¿Bloomability¿Domenica Santolina Doone, Dinnie, was moving again. For as long as she could remember Daddy would pack his bag and go to where the ¿opportunities¿ were. Dinnie had a box with all her memories in it. She never put a new address in the box until they had left that place. The year Dinnie turned fourteen; her parents told her she had a great ¿opportunity.¿ Her uncle was the headmaster at a Swiss finishing school and she was going to live with them and go to school there. Dinnie was not so sure she liked this new opportunity. She loved her family and wanted to stay with them. During her year in Switzerland, Dinnie has to grow up a lot. She does not hear from her family very often. She ends up making great friends in school and learns a lot about life and growing up. I liked this book because it addresses the problem that people have with changes in their lives. One great activity would be a quick write about what memories you would put in a shoebox to keep. Another one would be to have the students make their own shoeboxes to keep their memories from the school year in. I rated this book four star, because it is a great read and reminds me about the hesitation with which you met new ¿opportunities.¿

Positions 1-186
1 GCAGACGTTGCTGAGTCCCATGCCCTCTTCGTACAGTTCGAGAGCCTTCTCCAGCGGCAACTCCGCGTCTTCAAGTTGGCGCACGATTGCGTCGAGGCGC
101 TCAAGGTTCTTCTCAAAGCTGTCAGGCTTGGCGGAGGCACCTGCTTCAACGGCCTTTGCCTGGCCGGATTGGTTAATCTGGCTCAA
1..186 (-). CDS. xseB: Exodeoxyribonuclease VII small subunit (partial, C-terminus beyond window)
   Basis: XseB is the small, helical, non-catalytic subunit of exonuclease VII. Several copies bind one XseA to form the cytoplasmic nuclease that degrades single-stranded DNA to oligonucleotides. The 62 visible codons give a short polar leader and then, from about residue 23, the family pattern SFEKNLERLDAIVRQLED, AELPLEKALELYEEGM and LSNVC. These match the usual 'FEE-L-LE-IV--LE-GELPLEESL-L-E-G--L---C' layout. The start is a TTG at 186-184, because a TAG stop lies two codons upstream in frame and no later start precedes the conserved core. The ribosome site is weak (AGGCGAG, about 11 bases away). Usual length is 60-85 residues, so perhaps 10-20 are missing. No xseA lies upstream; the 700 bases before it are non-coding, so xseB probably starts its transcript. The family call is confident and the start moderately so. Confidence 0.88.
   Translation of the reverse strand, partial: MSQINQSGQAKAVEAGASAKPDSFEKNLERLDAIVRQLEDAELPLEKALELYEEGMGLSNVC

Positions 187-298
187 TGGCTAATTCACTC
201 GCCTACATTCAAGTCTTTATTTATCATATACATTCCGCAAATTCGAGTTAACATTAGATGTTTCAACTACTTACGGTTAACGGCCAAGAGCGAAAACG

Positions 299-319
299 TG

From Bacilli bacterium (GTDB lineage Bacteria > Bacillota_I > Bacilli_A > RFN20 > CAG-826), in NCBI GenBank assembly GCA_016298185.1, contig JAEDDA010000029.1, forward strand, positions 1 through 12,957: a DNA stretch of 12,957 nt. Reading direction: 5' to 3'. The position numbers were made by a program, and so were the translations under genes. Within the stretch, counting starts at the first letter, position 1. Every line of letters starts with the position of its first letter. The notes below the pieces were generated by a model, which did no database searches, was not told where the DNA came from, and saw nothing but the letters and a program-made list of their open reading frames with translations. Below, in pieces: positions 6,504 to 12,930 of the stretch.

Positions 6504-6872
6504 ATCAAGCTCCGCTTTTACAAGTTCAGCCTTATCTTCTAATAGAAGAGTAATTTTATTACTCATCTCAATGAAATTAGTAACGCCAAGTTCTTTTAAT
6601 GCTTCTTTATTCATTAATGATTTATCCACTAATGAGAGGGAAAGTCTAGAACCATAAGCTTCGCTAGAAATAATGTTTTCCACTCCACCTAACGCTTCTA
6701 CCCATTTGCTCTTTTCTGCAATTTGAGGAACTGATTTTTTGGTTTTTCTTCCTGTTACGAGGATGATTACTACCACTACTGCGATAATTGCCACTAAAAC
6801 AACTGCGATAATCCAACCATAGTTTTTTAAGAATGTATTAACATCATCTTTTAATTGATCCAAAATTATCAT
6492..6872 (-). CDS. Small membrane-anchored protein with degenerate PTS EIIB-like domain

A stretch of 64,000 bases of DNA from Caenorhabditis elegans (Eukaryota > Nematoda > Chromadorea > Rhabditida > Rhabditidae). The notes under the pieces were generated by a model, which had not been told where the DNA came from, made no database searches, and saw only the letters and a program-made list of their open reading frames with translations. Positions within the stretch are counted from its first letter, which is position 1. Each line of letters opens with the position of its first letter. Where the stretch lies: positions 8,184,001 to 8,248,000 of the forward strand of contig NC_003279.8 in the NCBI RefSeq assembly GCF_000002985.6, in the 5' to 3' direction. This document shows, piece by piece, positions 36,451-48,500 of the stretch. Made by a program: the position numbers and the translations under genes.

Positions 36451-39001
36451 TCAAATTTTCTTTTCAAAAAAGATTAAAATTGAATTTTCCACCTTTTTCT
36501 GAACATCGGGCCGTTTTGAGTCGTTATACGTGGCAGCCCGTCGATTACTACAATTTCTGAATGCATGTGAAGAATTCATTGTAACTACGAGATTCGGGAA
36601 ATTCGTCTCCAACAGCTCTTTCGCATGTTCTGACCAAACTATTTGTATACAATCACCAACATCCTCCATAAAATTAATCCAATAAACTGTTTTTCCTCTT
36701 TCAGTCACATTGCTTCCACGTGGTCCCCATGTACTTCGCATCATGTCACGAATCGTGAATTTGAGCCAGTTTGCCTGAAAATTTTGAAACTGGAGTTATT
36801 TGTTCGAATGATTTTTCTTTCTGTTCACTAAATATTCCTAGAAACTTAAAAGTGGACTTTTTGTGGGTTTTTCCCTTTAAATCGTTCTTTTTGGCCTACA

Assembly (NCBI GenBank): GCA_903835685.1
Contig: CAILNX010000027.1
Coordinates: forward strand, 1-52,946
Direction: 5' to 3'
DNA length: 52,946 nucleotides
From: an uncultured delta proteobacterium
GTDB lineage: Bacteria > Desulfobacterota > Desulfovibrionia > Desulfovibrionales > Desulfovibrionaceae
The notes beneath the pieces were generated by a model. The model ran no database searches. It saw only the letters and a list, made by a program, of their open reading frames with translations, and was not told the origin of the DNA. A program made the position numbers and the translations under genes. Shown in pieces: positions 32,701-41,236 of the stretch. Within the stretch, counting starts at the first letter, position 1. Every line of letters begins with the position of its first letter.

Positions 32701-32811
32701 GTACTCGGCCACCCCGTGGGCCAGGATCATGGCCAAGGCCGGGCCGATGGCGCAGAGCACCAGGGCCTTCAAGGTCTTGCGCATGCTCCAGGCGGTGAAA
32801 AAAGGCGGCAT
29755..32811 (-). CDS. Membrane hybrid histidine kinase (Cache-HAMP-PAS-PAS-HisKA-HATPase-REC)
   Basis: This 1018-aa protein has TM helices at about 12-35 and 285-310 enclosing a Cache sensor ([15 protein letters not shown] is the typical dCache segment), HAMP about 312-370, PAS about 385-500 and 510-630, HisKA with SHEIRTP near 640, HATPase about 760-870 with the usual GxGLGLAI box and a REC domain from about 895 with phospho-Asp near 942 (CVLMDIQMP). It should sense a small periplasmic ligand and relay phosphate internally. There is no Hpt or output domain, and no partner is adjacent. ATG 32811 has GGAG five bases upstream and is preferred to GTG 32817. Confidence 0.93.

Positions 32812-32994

LilNea on LibraryThing More than 1 year ago